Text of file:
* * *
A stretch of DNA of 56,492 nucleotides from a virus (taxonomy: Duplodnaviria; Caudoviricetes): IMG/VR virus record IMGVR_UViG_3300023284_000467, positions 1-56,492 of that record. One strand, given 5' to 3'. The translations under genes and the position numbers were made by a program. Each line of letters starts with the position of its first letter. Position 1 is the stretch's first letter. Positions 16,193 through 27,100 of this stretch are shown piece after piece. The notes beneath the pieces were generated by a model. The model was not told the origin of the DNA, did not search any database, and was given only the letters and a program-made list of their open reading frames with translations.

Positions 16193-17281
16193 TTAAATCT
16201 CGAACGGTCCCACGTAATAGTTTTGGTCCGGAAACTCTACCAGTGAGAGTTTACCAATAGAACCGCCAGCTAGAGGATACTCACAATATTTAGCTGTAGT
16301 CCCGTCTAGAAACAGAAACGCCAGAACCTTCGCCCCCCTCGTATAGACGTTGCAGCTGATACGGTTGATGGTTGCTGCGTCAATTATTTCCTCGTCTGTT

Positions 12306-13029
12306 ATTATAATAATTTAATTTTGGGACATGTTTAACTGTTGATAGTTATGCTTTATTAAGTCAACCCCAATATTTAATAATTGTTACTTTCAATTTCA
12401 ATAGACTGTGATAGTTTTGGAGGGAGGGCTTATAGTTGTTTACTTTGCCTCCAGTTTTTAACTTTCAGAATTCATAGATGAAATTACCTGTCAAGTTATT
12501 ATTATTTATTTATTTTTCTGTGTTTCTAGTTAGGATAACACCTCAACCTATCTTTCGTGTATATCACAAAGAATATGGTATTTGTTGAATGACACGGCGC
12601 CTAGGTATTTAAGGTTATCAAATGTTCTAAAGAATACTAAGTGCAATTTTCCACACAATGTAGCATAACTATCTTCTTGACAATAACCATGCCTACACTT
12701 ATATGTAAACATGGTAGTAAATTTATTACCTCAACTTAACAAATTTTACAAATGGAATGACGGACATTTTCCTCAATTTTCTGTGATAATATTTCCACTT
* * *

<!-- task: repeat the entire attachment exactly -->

A stretch of DNA of 56,492 nucleotides from a virus (taxonomy: Duplodnaviria; Caudoviricetes): IMG/VR virus record IMGVR_UViG_3300023284_000467, positions 1-56,492 of that record. One strand, given 5' to 3'. The translations under genes and the position numbers were made by a program. Each line of letters starts with the position of its first letter. Position 1 is the stretch's first letter. Positions 16,193 through 27,100 of this stretch are shown piece after piece. The notes beneath the pieces were generated by a model. The model was not told the origin of the DNA, did not search any database, and was given only the letters and a program-made list of their open reading frames with translations.

Positions 16193-17281
16193 TTAAATCT
16201 CGAACGGTCCCACGTAATAGTTTTGGTCCGGAAACTCTACCAGTGAGAGTTTACCAATAGAACCGCCAGCTAGAGGATACTCACAATATTTAGCTGTAGT
16301 CCCGTCTAGAAACAGAAACGCCAGAACCTTCGCCCCCCTCGTATAGACGTTGCAGCTGATACGGTTGATGGTTGCTGCGTCAATTATTTCCTCGTCTGTT

Positions 12306-13029
12306 ATTATAATAATTTAATTTTGGGACATGTTTAACTGTTGATAGTTATGCTTTATTAAGTCAACCCCAATATTTAATAATTGTTACTTTCAATTTCA
12401 ATAGACTGTGATAGTTTTGGAGGGAGGGCTTATAGTTGTTTACTTTGCCTCCAGTTTTTAACTTTCAGAATTCATAGATGAAATTACCTGTCAAGTTATT
12501 ATTATTTATTTATTTTTCTGTGTTTCTAGTTAGGATAACACCTCAACCTATCTTTCGTGTATATCACAAAGAATATGGTATTTGTTGAATGACACGGCGC
12601 CTAGGTATTTAAGGTTATCAAATGTTCTAAAGAATACTAAGTGCAATTTTCCACACAATGTAGCATAACTATCTTCTTGACAATAACCATGCCTACACTT
12701 ATATGTAAACATGGTAGTAAATTTATTACCTCAACTTAACAAATTTTACAAATGGAATGACGGACATTTTCCTCAATTTTCTGTGATAATATTTCCACTT